Nazis and Superheroes Warring in the Shadows: An Interview with Kay Kenyon

Tuesday, March 20th, 2018 | Posted by John ONeill

At the Table of Wolves Kay Kenyon-small Serpent in the Heather-small

The Dark Talents novels by Kay Kenyon

I was lucky enough to hear Kay Kenyon read from her novel At the Table of Wolves in 2016, and I was immediately captivated. Her tale of a young English woman with superhuman abilities in the late 1930s who is drawn into the world of intelligence services warring in the shadows — and who stumbles on a chilling Nazi plan to invade England, utilizing their own superhuman agents — was one of my favorite novels last year. I jumped at the chance to interview Kay for Black Gate last week; the transcript of our conversation is below.

The next book in the series, Serpent in the Heather, arrives in hardcover on April 10th, and Saga Press is offering a Goodreads Giveaway which runs until March 27. Check it out here!

Kay, thanks so much for joining us! I first became acquainted with your work through your marvelous standalone SF novels from Bantam Spectra beginning in the late 90s, like The Seeds of Time, Rift, and Maximum Ice, which was nominated for the Philip K. Dick Award. More recently you’ve embraced series fiction, starting with The Entire and The Rose from Pyr, and now the Dark Talents books from Saga. Why the switch?

Do you want the deep artistic reason or the crass marketing one? I mean, I’m tempted to go all artistic on you with the vision thing and growth as a writer, but I know you too well to lie that brazenly.

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The Latchkey Revelation: An Interview with Nicole Kornher-Stace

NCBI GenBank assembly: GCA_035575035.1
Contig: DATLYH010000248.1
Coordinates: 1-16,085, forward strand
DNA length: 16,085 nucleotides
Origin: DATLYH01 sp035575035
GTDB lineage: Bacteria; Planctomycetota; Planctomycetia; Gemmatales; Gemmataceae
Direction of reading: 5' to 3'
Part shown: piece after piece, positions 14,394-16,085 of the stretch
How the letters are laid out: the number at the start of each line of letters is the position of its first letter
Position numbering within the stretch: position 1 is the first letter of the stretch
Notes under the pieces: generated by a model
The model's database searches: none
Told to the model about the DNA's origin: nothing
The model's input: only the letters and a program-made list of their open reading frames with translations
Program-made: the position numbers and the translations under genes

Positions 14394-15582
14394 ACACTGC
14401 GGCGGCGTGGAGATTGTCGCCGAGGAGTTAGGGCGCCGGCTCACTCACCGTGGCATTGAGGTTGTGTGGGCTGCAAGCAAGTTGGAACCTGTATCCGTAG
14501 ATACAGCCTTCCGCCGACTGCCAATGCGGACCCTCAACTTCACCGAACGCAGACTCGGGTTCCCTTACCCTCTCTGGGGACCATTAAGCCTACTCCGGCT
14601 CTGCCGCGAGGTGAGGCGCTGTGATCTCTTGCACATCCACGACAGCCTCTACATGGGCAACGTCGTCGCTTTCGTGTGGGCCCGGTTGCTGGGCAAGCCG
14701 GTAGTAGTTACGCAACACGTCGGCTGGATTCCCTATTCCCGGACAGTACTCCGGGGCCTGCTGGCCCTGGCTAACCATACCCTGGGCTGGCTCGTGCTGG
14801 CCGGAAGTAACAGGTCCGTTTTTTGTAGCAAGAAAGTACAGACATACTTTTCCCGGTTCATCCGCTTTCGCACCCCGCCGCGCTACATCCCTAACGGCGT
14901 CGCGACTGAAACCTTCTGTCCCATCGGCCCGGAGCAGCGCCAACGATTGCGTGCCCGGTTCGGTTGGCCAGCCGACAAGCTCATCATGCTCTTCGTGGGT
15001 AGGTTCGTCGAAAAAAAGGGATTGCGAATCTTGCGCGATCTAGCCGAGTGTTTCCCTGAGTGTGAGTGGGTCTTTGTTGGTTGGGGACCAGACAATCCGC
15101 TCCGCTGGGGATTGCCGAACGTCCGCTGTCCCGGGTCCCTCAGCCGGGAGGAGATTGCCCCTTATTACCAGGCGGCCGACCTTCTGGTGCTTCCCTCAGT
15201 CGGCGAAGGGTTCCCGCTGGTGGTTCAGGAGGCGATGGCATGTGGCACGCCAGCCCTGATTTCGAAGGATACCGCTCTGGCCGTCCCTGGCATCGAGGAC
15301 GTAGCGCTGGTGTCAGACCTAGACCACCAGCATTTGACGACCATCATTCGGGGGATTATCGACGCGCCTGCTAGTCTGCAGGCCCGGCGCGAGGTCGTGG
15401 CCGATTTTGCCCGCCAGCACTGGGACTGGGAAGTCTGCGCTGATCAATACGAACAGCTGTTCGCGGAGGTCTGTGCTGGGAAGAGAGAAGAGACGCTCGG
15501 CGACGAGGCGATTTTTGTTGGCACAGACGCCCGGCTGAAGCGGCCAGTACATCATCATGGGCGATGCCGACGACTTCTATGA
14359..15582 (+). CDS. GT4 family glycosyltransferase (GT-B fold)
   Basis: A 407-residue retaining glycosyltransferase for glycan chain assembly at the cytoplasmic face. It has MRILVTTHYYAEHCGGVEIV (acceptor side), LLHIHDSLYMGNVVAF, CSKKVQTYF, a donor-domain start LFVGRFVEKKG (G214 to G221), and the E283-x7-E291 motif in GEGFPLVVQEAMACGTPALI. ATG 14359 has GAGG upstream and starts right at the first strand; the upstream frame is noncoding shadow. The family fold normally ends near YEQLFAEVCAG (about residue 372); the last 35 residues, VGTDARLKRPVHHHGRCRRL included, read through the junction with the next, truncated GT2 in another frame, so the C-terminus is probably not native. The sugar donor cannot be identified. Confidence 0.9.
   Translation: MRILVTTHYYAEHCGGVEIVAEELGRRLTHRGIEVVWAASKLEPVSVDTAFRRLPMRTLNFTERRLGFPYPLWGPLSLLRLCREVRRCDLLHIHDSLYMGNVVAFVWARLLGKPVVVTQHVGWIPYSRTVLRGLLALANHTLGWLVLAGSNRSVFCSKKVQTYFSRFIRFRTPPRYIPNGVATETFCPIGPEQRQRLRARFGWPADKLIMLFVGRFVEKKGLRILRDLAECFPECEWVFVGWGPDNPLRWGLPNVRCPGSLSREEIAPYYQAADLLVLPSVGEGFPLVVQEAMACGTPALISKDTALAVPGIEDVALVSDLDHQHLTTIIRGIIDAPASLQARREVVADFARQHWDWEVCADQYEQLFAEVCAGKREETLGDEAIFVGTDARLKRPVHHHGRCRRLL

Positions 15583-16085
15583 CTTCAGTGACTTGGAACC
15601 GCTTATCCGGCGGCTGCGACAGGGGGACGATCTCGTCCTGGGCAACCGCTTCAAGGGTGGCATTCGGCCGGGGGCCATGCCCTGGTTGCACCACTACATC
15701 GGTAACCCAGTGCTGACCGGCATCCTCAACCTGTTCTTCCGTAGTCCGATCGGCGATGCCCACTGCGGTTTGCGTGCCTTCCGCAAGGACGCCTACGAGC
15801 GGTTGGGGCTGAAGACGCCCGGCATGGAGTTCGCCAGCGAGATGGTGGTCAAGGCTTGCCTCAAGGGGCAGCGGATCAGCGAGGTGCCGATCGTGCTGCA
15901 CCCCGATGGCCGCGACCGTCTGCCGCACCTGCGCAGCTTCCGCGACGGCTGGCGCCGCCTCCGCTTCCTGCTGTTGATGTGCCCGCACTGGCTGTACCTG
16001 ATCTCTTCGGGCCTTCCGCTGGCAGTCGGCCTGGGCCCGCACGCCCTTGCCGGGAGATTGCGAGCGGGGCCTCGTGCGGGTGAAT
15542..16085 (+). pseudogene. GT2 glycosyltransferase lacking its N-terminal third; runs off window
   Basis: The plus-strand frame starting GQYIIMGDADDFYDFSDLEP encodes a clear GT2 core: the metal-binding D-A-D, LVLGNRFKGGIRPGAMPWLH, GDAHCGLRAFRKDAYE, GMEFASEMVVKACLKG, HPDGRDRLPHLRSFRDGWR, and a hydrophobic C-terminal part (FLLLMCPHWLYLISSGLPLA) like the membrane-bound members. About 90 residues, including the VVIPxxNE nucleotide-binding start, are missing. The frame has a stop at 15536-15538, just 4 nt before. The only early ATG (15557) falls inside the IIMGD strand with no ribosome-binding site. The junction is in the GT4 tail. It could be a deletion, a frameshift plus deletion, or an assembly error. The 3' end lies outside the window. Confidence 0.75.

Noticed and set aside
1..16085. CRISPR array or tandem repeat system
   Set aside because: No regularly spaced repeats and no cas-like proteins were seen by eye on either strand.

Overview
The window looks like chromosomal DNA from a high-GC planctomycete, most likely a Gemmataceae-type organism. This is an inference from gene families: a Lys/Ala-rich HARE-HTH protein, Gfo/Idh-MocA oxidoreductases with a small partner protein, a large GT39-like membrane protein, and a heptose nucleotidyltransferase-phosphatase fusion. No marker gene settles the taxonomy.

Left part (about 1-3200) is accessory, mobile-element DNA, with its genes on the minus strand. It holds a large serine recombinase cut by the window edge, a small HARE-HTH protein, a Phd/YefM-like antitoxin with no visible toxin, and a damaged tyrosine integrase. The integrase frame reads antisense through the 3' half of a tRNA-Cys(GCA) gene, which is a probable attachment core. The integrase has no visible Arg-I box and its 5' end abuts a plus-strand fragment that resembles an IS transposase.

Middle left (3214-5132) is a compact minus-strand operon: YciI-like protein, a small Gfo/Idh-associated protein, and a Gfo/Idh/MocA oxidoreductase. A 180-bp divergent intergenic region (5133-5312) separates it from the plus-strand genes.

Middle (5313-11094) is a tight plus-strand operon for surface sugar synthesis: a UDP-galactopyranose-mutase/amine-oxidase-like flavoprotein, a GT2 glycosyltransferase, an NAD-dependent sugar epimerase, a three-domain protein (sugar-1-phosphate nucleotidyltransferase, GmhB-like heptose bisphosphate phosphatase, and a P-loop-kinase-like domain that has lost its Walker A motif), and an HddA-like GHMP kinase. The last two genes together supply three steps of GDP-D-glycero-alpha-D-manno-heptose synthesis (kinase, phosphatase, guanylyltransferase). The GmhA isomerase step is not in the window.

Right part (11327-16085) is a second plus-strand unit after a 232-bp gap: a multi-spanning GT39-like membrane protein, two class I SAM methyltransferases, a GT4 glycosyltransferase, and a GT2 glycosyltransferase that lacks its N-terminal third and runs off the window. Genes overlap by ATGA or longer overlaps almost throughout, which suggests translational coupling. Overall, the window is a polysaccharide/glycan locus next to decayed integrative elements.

Monday, March 19th, 2018 | Posted by C.S.E. Cooney

Latchkey Nicole Kornher-Stace-small Latchkey Nicole Kornher-Stace-back-small

O long, long have I anti…cipated (yes, just like that) the sequel to Nicole Kornher-Stace’s Archivist Wasp. A book about ghosts and girls, ferocity and friendship, catastrophe and cataclysm and katabasis and a whole badass bunch of other alliterative nouns, Archivist Wasp published in 2015 by Big Mouth House, an imprint of Small Beer Press.


But fear not. That time of endlessly unfulfilled appetite has not been wasted. I have not waited in vain. For now — at last! — the day I have yearned for is AT HAND!

(*cues Phantom of the Opera synthesizers and a falling chandelier*)

Nicole Kornher-Stace has done her job, and done it well. And Mythic Delirium has abetted her by publishing it. Soon! In July! This year! And you can PRE-ORDER IT HERE!

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Wordsmiths: Black Gate Interviews Jim Butcher at ConFusion 2018

Friday, February 23rd, 2018 | Posted by Brandon Crilly

If you talk to Jim Butcher, he might tell you that he’s a “crazy hermit shut-in” and scoff at being referred to as the Jim Butcher — showing that even one of the greatest fantasy writers around might be as uncomfortable with accolades as the rest of us mere mortals. How do I know this? Because I got the chance to sit down with Jim at ConFusion last month, for an hour-long chat about his published work, his craft, and what makes him tick.

I’ve been a huge fan of Jim’s ever since a friend shoved Storm Front at me and insisted I read it, and I sincerely hope you enjoy watching it as much as I enjoyed taking part in it. There is a lot that can be learned from Jim Butcher, and I’m really happy with what we were able to get into here.

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Plants as Protagonists: An Interview with Semiosis author Sue Burke

Wednesday, February 21st, 2018 | Posted by Sean McLachlan